Lookout Security & Antivirus, also known as Lookout Personal, has presumably found its niche with its focus on identity protection. The app hasn’t made many changes to its antivirus features since it moved to its current business model before my last review of it in mid-2017.
As a pure antivirus app, Lookout is not competitive against top options like Bitdefender Mobile Security and Norton Mobile Security among the best Android antivirus apps. But Android users who value Lookout’s identity-protection services and the accompanying identity insurance, both of which are competitively priced for that market, may be willing to overlook its shortcomings.
Lookout Security & Antivirus costs and what’s covered
Lookout has three tiers of plans. The Basic free plan delivers a few core features; the Premium plan costs $2.99 per month (or $29.99 per year); and the Premium Plus goes for $9.99 a month (or $99.99 per year).
The Basic plan offers antivirus scanning, simple location tools and a system adviser. Premium bumps up the features considerably, with safe web browsing, Wi-Fi network alerts, anti-theft functions, a privacy adviser and reports of recent security breaches — all common features in other paid Android antivirus apps.
However, Premium Plus, as you would hope given its pricing, brings more to the table than any other Android antivirus app I tested. What you are paying for is the identity-protection service and the $1 million in identity-theft insurance and 24/7 restoration assistance that will be available to you in the event of identity theft or a lost wallet.
At $100 a year, this seems like it would be a lot for an Android antivirus app. But it costs much less than any stand-alone identity-protection service we’ve reviewed. Some of those run to more than $300 a year, and even the cheapest is about $125.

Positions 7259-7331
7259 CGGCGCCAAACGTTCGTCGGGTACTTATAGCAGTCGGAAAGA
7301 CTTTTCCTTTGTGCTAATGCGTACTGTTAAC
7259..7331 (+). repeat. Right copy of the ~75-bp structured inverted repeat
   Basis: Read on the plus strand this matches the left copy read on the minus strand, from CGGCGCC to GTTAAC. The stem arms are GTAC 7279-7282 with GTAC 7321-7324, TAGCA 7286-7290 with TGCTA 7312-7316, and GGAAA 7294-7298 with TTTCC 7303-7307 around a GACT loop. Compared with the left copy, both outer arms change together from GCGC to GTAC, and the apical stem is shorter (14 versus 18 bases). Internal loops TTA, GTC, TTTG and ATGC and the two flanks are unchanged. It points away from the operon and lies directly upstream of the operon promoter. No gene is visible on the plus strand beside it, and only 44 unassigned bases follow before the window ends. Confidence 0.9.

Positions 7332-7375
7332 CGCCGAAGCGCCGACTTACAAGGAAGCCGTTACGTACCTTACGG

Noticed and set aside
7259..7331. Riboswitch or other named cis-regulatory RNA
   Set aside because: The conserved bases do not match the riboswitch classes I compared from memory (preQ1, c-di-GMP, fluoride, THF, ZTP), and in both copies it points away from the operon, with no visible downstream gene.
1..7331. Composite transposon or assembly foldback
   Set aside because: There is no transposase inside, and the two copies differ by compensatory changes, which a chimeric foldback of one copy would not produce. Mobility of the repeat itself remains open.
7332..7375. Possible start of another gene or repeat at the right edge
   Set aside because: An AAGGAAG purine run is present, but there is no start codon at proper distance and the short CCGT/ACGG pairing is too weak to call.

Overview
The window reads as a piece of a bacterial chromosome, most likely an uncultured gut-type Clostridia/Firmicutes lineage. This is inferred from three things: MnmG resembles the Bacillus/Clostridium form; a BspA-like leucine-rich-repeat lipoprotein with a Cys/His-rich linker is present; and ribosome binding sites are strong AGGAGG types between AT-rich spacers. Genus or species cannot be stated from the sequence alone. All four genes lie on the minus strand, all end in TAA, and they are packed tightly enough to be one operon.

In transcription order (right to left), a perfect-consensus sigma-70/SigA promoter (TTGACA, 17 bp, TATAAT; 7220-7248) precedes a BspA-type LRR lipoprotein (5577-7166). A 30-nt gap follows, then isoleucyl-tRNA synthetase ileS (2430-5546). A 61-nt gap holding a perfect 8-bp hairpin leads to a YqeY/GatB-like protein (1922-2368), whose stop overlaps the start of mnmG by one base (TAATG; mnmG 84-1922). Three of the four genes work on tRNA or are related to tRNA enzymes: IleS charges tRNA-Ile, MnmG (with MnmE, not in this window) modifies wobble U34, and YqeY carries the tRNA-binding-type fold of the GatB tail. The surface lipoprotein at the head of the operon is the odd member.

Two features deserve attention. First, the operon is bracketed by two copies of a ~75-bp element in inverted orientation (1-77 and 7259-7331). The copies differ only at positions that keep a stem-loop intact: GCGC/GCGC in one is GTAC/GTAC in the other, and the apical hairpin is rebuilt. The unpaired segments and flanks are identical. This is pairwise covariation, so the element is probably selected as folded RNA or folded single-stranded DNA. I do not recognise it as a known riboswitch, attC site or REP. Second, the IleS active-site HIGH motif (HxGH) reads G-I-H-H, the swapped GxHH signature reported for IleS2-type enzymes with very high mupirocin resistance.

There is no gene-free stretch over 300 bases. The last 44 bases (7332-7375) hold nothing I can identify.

The only added functionality that Lookout Premium Plus brings to the app itself is an identity-monitoring component, which will be covered later in this review.
Lookout Security & Antivirus had by far the longest full scan, at approximately 2 minutes and 20 seconds, of any of the eight Android antivirus apps I tested in early 2019 on a Google Pixel 3 phone. It also performed poorly on the full-scan system-impact test.
Unfortunately, as with most Android antivirus apps, you can’t schedule a scan. It would be nice to have that slow scan fire off only in the middle of the night when it doesn’t matter to you.
If Lookout detects a malicious web link, it flashes a brief notification at the top of the screen that says a malicious link was blocked, but gives you the option to proceed anyway. You can tap the notification or pull down on the notification shade and tap it to see the full pop-up, but it seems odd that this notification does not grab focus entirely.
With that said, the feature did work in blocking known malicious test sites in all six browsers I had installed on the phone.
Lookout Mobile Security no longer submits the Security & Antivirus app for testing by the German independent lab AV-TEST, whose results we rely on to see how well Android antivirus products block malware.
The last time Lookout did so was January 2016, when its app received pretty bad detection rates: 85.2% against real-time online threats and 77.3% against “widespread” malware samples collected in the previous four weeks.
Another lab, AV-Comparatives, conducts less frequent, and less granular, Android antivirus evaluations. Lookout Security & Antivirus was included in AV-Comparatives’ blanket tests in January 2019, in which Lookout managed a respectable 99.6% detection rate.
Five of the other eight apps reviewed for this round got a perfect 100%: Avast Mobile Security, Bitdefender Mobile Security, Kaspersky Mobile Antivirus, McAfee Mobile Security and Norton Mobile Security. The two remaining apps, 360 Security and Google Play Protect, finished behind Lookout, with 99% and 68.8%, respectively.